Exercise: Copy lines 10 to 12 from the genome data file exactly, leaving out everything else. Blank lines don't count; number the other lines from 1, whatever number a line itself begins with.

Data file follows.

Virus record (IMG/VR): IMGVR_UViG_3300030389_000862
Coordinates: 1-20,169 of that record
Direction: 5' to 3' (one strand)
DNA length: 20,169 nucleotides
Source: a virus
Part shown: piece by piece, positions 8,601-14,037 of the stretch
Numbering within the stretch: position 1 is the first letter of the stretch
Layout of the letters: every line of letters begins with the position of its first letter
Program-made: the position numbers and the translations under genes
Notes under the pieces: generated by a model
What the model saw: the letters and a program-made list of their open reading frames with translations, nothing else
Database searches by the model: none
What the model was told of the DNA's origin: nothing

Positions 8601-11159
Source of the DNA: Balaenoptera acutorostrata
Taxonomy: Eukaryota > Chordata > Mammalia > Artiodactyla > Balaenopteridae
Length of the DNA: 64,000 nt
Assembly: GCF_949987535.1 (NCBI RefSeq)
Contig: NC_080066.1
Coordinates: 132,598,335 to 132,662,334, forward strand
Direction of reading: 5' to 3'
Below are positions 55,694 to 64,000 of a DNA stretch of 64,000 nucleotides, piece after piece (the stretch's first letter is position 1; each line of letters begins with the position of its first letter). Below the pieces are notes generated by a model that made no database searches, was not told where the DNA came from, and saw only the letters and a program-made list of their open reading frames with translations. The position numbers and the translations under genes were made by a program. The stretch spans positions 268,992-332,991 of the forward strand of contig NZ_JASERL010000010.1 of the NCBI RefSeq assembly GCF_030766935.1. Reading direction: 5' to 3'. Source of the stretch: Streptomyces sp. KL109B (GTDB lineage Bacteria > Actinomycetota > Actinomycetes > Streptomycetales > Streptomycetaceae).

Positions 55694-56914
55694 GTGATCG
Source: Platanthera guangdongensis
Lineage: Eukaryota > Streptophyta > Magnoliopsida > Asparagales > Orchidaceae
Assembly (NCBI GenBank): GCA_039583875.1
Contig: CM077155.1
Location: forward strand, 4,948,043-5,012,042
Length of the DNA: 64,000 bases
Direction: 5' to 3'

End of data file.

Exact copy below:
Notes under the pieces: generated by a model
What the model saw: the letters and a program-made list of their open reading frames with translations, nothing else
Database searches by the model: none